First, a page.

By Austen Hufford, Daily News Editor
Published February 27, 2013
On Tuesday night, in the midst of midterms, Internet went down across campus. Service returned at 4:52 a.m. after about five hours.
During the outage, the Internet was not connected to the University server, making CTools and Wolverine Access inaccessible to outside users. The problem stemed from Merit Network, an Ann Arbor-based Internet service provider for Michigan's public universities.
“We’ve got all hands on deck; we're trying to figure it out,” Merit CEO Donald Welch said during the outage.
Welch was not immediately able to determine the source of the issue, but said Merit was experiencing "a lot" of problems. He said the issue started at around 11 p.m.
Michigan State University, Eastern Michigan University, Grand Valley State University and Washtenaw Community College also experienced technical issues.
Elwood Downing, a spokesman for Merit, said the company’s technicians determined the source of the issue was at one of Merit's core routers located in Chicago, where Merit engineers were able to determine the core router was not forwarding the packets to the greater Internet.
Once the company discovered the issue, Downing said engineers moved everything over manually to another path.
Rob Belinski, a representative for Information and Technology Services operations, confirmed Tuesday that students on University computers could access CTools, umich.edu and Wolverine Access because they are housed on the University’s intranet, which is powered by local servers. However, any non-University websites were inaccessible.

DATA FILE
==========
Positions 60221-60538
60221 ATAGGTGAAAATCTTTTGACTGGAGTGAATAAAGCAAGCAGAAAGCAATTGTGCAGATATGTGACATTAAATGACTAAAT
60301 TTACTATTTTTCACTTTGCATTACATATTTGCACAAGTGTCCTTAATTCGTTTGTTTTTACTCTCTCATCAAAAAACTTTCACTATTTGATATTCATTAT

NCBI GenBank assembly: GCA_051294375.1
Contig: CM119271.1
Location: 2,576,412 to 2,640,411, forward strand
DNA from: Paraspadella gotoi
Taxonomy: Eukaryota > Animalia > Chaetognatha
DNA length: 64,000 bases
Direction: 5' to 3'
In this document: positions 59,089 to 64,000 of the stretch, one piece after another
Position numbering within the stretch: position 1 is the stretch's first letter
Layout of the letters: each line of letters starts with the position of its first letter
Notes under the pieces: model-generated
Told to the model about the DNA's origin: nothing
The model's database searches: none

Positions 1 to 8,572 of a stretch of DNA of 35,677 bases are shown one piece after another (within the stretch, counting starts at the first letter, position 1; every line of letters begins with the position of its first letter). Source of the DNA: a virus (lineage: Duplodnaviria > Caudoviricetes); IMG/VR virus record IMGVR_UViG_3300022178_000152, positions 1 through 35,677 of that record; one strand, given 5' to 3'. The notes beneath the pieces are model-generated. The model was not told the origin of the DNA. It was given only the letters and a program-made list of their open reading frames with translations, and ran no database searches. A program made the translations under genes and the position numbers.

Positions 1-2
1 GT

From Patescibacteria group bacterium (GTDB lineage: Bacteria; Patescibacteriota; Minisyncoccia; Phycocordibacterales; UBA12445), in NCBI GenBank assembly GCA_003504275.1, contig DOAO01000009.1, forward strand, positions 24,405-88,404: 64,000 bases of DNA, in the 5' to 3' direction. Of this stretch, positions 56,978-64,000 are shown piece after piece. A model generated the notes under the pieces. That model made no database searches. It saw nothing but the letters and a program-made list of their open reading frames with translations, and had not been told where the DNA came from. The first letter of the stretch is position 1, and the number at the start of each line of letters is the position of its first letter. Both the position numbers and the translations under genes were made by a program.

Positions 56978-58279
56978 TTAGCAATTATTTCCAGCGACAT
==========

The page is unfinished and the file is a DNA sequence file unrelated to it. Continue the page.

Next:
Although University e-mail could be accessed, it appeared that no mail could be sent or received.
Downing said the problem only affected a small percentage of people served by Merit Network, as the malfunction occurred after normal business hours. Merit engineers are reviewing the incident further to determine if it was a hardware or software malfunction at the core router.
LSA sophomore Jeffrey Butler said he had three midterms coming up this week and was “livid” when he lost access to his courses’ resources on the CTools website Tuesday night. He said he usually studies late at night and the Internet malfunction was “extremely inconvenient.”
“I got through it, but it unnerved me a lot,” Butler said.
LSA freshman Ryne Menhennick said being unable to access CTools was an issue for him the night before he had an exam. He said he solved the complication by going to the Union and using site computers to print materials.
“It made studying for midterms difficult ... I was pretty stressed out,” Menhennick said.
—Daily News Editors Alicia Adamczyk and Taylor Wizner and Daily Staff Reporter Danielle Stoppelmann contributed reporting.